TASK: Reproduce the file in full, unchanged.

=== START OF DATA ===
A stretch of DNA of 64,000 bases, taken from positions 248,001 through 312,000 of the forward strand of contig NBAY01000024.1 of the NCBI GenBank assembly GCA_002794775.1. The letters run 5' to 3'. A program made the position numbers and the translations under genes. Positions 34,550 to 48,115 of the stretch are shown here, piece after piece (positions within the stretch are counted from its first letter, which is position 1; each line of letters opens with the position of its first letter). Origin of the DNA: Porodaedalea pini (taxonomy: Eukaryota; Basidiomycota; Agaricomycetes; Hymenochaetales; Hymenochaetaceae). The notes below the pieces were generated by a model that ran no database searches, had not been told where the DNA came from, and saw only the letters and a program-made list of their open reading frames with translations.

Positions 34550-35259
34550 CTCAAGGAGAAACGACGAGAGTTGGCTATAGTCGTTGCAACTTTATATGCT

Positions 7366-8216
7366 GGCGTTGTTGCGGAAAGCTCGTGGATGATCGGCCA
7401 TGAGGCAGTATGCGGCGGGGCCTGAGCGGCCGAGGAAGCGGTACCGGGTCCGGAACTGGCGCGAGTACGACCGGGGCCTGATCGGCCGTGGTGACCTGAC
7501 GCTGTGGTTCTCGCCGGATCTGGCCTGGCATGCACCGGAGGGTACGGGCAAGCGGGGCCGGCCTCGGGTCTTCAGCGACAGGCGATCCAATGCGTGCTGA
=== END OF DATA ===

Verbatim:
A stretch of DNA of 64,000 bases, taken from positions 248,001 through 312,000 of the forward strand of contig NBAY01000024.1 of the NCBI GenBank assembly GCA_002794775.1. The letters run 5' to 3'. A program made the position numbers and the translations under genes. Positions 34,550 to 48,115 of the stretch are shown here, piece after piece (positions within the stretch are counted from its first letter, which is position 1; each line of letters opens with the position of its first letter). Origin of the DNA: Porodaedalea pini (taxonomy: Eukaryota; Basidiomycota; Agaricomycetes; Hymenochaetales; Hymenochaetaceae). The notes below the pieces were generated by a model that ran no database searches, had not been told where the DNA came from, and saw only the letters and a program-made list of their open reading frames with translations.

Positions 34550-35259
34550 CTCAAGGAGAAACGACGAGAGTTGGCTATAGTCGTTGCAACTTTATATGCT

Positions 7366-8216
7366 GGCGTTGTTGCGGAAAGCTCGTGGATGATCGGCCA
7401 TGAGGCAGTATGCGGCGGGGCCTGAGCGGCCGAGGAAGCGGTACCGGGTCCGGAACTGGCGCGAGTACGACCGGGGCCTGATCGGCCGTGGTGACCTGAC
7501 GCTGTGGTTCTCGCCGGATCTGGCCTGGCATGCACCGGAGGGTACGGGCAAGCGGGGCCGGCCTCGGGTCTTCAGCGACAGGCGATCCAATGCGTGCTGA